4. Up in the Air

In mid-air in Las Vegas, Nevada

While making the commitment to remain married until ‘death do us part’ can be scary, making the commitment while suspended in mid-air can be downright terrifying, which is why booking a wedding through the company “Marriage in the Sky” isn’t the best bet if anyone in the bridal party is afraid of heights.  But for those ready to throw caution to the wind, they can opt to marry 150 feet in the air in any of 40 countries the Marriage in the Sky company is located (which includes Las Vegas and Tampa, Florida in the United States).

How it works is this:  Guests are strapped into their seats, rollercoaster-style, on a small platform that’s attached to a crane.  The crane then lifts the entire platform into the air and the couple (who are standing in the center of the circle of guests) exchange vows and share their first dance.  After the ceremony, the newlyweds are buckled into their seats and dinner and cocktails are served.  In some locations, couples have the option of then taking their wedding vows to, ahem, new heights, by taking a celebratory bungee jump.   While not for everyone, hurtling towards the ground at 50 miles per hour certainly provides a uniqueway for newlyweds to take the plunge into married life.

For a reception venue with a little more breathing room, the Wedding Ranch, a vacation rental in Southwest Las Vegas, has parking space for 50 cars, a covered patio, pool, hot-tub, an eight-room mansion and acres wedding-ready lanscape.  With a treehouse and a trampoline in the backyard and a pool and poker room inside the house, the Wedding Ranch has no shortage of wedding reception entertainment options.

5. Farm Fairytale

On an organic farm in Gray, ME.

As barn weddings become increasingly popular, finding an outside-the-box locale that still holds an air of elegance and charm can be a challenge. Enter Caswell Farm. Family-owned and operated for three generations, Caswell Farm offers a refreshing change from the average run-of-the-mill country style wedding. With an antique 300-year-old barn, strewn bunting fairy lights, and over 50 acres of privately owned land nestled on a serendipitous country road surrounded by fields of flowers, Caswell Farm is the perfect blend of rustic and romance for the non-conventional couple looking for an authentic and down to earth wedding experience.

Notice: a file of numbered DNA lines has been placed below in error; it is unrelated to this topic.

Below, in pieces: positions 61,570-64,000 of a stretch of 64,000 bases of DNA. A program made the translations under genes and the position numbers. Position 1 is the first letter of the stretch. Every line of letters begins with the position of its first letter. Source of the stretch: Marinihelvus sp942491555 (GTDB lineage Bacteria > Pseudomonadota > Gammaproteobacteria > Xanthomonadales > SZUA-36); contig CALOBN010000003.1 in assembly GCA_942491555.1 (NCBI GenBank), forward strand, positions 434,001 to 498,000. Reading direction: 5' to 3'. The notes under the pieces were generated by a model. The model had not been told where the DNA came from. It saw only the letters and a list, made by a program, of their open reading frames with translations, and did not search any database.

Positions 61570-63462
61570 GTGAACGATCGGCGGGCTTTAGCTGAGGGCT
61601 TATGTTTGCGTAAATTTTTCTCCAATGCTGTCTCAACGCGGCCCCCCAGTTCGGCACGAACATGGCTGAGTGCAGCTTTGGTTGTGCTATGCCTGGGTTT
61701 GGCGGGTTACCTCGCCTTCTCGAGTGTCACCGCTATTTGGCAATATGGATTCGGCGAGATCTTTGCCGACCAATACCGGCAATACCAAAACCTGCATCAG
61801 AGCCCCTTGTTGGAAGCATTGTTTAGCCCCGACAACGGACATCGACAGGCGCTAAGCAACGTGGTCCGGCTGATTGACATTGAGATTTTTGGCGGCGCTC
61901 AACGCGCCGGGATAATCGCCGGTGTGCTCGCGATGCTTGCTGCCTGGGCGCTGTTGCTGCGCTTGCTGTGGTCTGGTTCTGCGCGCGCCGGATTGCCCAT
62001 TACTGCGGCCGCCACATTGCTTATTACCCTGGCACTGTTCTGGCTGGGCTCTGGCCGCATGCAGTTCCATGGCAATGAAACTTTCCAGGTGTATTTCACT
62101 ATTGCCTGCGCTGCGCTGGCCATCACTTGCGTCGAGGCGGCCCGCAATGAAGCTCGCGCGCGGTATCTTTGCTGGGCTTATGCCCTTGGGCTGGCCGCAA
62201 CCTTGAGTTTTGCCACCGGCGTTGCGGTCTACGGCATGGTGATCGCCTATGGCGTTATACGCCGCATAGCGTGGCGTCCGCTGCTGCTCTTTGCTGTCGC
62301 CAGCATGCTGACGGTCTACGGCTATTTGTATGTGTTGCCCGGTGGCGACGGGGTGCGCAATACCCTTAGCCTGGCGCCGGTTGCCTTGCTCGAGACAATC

6. Into the Woods

In the forest in North Cascades, Washington

“Well, it’s set way back in the middle of a field” the B-52’s singer Cindy Wilson once crooned in a song about a love shack.  “Just a funky old shack and I gotta get back!”  For the young-at-heart couple, a ceremony in a forest ‘love shack’, campground or treehouse might be the perfect place for a playful, quirky wedding.

With its tall moss-covered trees and thick foliage, the forests of the North Cascades region in Washington, make for a whimsical and photographic setting for an outdoor wedding.  Two miles outside of Bellingham, Washington and overlooking a creek, is a five-bedroom ‘Cedar Tree House’.  Set on four acres of land, the property has an outdoor bonfire pit and a yurt, which has heated-bamboo floor, dimmable lighting and a sound system; an idyllic location for some post-banquet dancing.  Wedding guests can stay in the cabin (which sleeps up to 24 people) or at the nearby Inn (which is a one-minute walk away). 100 miles away, in Leavenworth, Washington, is the seven-bedroom ‘Riverside Vacation Home’ which has a sand volleyball court, a hot tub, and an outdoor fireplace.  The property even features a private river-side sand beach; perfect for a waterfront wedding.

7. Bare Necessities

At a Nude Beach in the French Riviera

A clothing-optional wedding is a good choice for those looking to save on expenses or to simply take the focus away from the lavish table settings or sequined wedding veil and focus on what’s most important: love, commitment and tanning away those ugly bikini lines.  And what better place for a free-spirited couple to wed sans swimsuits, but at a beach in the country where the Bohemia movement began?